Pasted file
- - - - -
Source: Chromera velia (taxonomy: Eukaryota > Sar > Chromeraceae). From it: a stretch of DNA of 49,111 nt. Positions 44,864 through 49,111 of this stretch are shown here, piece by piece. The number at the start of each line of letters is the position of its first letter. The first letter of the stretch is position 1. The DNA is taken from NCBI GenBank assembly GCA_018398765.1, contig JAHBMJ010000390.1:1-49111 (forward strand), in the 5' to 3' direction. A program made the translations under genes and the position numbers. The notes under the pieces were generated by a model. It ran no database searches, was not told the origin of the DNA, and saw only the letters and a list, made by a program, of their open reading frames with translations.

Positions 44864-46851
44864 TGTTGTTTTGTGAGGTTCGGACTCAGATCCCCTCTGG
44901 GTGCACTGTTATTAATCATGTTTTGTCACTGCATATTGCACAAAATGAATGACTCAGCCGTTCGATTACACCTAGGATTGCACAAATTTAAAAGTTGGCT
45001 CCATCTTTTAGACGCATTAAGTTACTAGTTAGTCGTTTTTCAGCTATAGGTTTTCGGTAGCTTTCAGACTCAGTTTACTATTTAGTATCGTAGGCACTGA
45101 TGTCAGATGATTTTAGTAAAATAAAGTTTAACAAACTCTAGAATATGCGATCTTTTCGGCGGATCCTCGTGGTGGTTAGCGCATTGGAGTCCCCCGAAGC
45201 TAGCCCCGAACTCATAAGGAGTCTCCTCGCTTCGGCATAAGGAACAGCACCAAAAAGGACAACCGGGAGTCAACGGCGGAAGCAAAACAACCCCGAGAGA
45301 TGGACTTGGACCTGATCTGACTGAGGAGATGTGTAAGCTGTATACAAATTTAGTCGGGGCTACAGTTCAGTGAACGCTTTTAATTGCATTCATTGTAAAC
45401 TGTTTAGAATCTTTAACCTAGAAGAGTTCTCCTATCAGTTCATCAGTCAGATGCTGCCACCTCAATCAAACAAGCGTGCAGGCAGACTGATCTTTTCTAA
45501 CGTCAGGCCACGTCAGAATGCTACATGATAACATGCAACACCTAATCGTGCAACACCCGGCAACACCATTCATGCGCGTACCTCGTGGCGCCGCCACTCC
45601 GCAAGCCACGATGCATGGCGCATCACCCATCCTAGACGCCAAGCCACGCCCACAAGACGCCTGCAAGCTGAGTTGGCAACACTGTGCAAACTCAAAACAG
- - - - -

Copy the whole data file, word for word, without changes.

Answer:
Source: Chromera velia (taxonomy: Eukaryota > Sar > Chromeraceae). From it: a stretch of DNA of 49,111 nt. Positions 44,864 through 49,111 of this stretch are shown here, piece by piece. The number at the start of each line of letters is the position of its first letter. The first letter of the stretch is position 1. The DNA is taken from NCBI GenBank assembly GCA_018398765.1, contig JAHBMJ010000390.1:1-49111 (forward strand), in the 5' to 3' direction. A program made the translations under genes and the position numbers. The notes under the pieces were generated by a model. It ran no database searches, was not told the origin of the DNA, and saw only the letters and a list, made by a program, of their open reading frames with translations.

Positions 44864-46851
44864 TGTTGTTTTGTGAGGTTCGGACTCAGATCCCCTCTGG
44901 GTGCACTGTTATTAATCATGTTTTGTCACTGCATATTGCACAAAATGAATGACTCAGCCGTTCGATTACACCTAGGATTGCACAAATTTAAAAGTTGGCT
45001 CCATCTTTTAGACGCATTAAGTTACTAGTTAGTCGTTTTTCAGCTATAGGTTTTCGGTAGCTTTCAGACTCAGTTTACTATTTAGTATCGTAGGCACTGA
45101 TGTCAGATGATTTTAGTAAAATAAAGTTTAACAAACTCTAGAATATGCGATCTTTTCGGCGGATCCTCGTGGTGGTTAGCGCATTGGAGTCCCCCGAAGC
45201 TAGCCCCGAACTCATAAGGAGTCTCCTCGCTTCGGCATAAGGAACAGCACCAAAAAGGACAACCGGGAGTCAACGGCGGAAGCAAAACAACCCCGAGAGA
45301 TGGACTTGGACCTGATCTGACTGAGGAGATGTGTAAGCTGTATACAAATTTAGTCGGGGCTACAGTTCAGTGAACGCTTTTAATTGCATTCATTGTAAAC
45401 TGTTTAGAATCTTTAACCTAGAAGAGTTCTCCTATCAGTTCATCAGTCAGATGCTGCCACCTCAATCAAACAAGCGTGCAGGCAGACTGATCTTTTCTAA
45501 CGTCAGGCCACGTCAGAATGCTACATGATAACATGCAACACCTAATCGTGCAACACCCGGCAACACCATTCATGCGCGTACCTCGTGGCGCCGCCACTCC
45601 GCAAGCCACGATGCATGGCGCATCACCCATCCTAGACGCCAAGCCACGCCCACAAGACGCCTGCAAGCTGAGTTGGCAACACTGTGCAAACTCAAAACAG